tab1
Table 1: Means of worm count in abomasal contents at 49 days postinfection for challenge 1 and 42 days postinfection for challenge 2.
tab2
Table 2: Correlation coefficients between parasitological and physiological variables at slaughter.

Microscopic evaluation of abomasal samples showed some histological alterations for all infected kids. Some diffuse and marked oedema was noted in the submucosal connective tissue. No alteration of the abomasal mucosa was observed for the control noninfected kids. All along the mucosal epithelium was randomly scattered small cells (around 25 μm) with abundant cytoplasms filled with numerous vacuoles containing hypereosinophilic material or less often optically empty. These cells, so-called globule leukocytes, were metachromatic using toluidine blue staining indicative of their histamine and heparin rich content. Metachromasia of the cytoplasm is responsible for the purple appearance of these cells compared to the blue staining of the others components of the tissue (Figure 5). No other specific staining was positive for them. However, all samples showed a nonspecific CD79 immunoreactivity of some globule leukocytes (Figure 5(c)). Some diffuse inflammatory cell infiltration was also observed in the mucosa and submucosa of all infected kids after both challenges and were mainly composed of eosinophils and mononuclear cells (Figure 6). Globules leukocytes were observed between epithelial cells of gastric glands (Figure 6). After semiquantitative evaluation, no difference between eosinophils and mononuclear cell infiltration intensity was observed ( , Table 3(a)) after both challenges. A significant decrease of the cellular infiltration intensity was observed after challenge 2 ( , Table 3(a) and Figure 6). Significant moderate negative correlation coefficients were found between globule leukocyte infiltration in the abomasal mucosa and immature worm burden ( , ). No obvious differences were observed in the eosinophils and mononuclear cell infiltration between challenge 1 and 2 and resistant and susceptible kids (Table 3(a)). In contrast, globule leukocyte infiltration was found higher after the challenge 1 in resistant kids ( , Table 3(b)) but not after challenge 2.

tab3
Table 3: (a) Histopathological semi-quantitative analysis of eosinophils and mononuclear cells density within the abomal mucosa of resistant and susceptible Creole kids at 49 days post-infection for challenge 1 and 42 days-post-infection for challenge 2. (b) Globules leukocytes counts within the abomasal mucosa of resistant and susceptible Creole kids at 49 days post-infection for challenge 1 and 42 days-post-infection for challenge 2. Values correspond to the mean cell counts ± standard deviations.
fig5
Figure 5: Globules leukocytes identification under light microscopy in the abomasal mucosa of kids experimentally infected with H. contortus (examples indicated with arrowhead). (a) Hemalun eosin saffron staining. Globoid cells are rounded, with a round nucleus and abundant cytoplasm filled with eosinophilic material and optically clear vacuoles. (b) Toluidine blue staining. (c) Immunostaining with CD79 antibody. Cytoplasmic signal is noted. Bars = 100 μm.
fig6
Figure 6: Eosinophils and mononuclear cell infiltration in the fundic and the pyloric abomasal mucosa under light microscopy of Hemalun eosin-stained section of kids experimentally infected with H. contortus. ((a) and (b)) Abomasal mucosa of control uninfected kids. A few mononuclear cells are scattered along the connective tissue of the mucosa. ((c) and (d)) Abomasal mucosa at 49 days postinfection of challenge 1, density of cells was multifocally increased in the lamina propria of the mucosa. ((e) and (f)) Abomasal mucosa at 42 days postinfection of challenge 2. Circles (ο) show inflammatory cells corresponding mostly to mononuclear and eosinophils cells (see inlet, arrowhead). Bar = 100 μm.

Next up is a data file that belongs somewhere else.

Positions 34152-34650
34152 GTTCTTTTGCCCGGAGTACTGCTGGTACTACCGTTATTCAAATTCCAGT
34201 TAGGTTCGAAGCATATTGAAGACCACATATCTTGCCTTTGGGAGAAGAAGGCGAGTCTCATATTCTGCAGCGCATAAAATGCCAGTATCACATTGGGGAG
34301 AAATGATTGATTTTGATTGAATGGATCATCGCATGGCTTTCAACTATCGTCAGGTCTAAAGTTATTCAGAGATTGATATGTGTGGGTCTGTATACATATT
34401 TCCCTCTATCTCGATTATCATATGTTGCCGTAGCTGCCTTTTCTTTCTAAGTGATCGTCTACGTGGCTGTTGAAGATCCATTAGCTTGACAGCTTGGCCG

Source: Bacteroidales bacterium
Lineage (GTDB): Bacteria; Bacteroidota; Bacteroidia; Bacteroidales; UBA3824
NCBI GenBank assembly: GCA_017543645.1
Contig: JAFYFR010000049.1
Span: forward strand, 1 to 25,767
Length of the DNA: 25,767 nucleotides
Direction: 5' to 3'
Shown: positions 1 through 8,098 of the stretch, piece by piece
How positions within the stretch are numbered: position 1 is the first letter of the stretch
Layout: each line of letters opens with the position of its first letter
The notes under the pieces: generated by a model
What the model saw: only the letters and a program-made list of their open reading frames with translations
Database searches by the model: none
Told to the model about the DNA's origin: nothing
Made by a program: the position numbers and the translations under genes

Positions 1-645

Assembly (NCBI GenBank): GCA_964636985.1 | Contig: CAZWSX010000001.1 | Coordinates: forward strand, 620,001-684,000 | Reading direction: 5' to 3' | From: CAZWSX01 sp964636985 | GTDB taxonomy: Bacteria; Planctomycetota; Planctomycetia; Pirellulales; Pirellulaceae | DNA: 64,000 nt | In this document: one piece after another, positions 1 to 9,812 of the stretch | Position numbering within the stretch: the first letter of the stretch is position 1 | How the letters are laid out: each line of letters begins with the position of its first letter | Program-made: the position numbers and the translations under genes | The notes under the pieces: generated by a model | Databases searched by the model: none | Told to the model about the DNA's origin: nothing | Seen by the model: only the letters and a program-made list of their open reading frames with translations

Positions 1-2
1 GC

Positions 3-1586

4. Discussion

In this study, we evaluated the effect of primary and secondary experimental infection of susceptible and resistant Creole kids with H. contortus on PCV, blood eosinophils, ADG, FEC, worm counts, and abomasal histopathological changes. The primary infection (challenge 1) induced moderate anaemia, whatever the genetic status, and weight loss only in susceptible kids. During the secondary infection (challenge 2), anaemia and weight loss were not observed. This subclinical infection observed during the secondary infection is in accordance with previous results in the same animal model showing that, in goats previously infected by H. contortus, a degree of protection occurred [19].

Blood eosinophilia increased significantly after the primary infection, but no significant increase was observed after the secondary infection. Susceptible kids showed higher blood eosinophilia than the resistant ones. This result is in accordance with our previous data showing a higher blood eosinophilia in susceptible compared with resistant kids previously maintained on pasture then experimentally infected with H. contortus [20]. In contrast, in sheep it has been showed that blood eosinophilia was positively correlated with resistance against T. colubriformis and H. contortus [2224]. At first sight, it could be suggested that the role of the blood eosinophilic response would be different in goats compared to sheep. However, our data showed that blood eosinophilia at slaughter was negatively correlated with adult worm counts and with female worm length. Moreover, after both challenges female length was numerically lower in resistant animals, particularly after primary infection, but no statistical difference was evidenced found. This is probably due to the high individual variability and the low number of animals per groups. Previous studies in sheep experimentally infected with H. contortus showed a high correlation between worm length and fecundity [12, 25]. Our data showed that female length was negatively correlated with PCV and positively correlated with FEC. These results suggest that the lower FEC observed in resistant Creole kids could be due to lower female worm fecundity.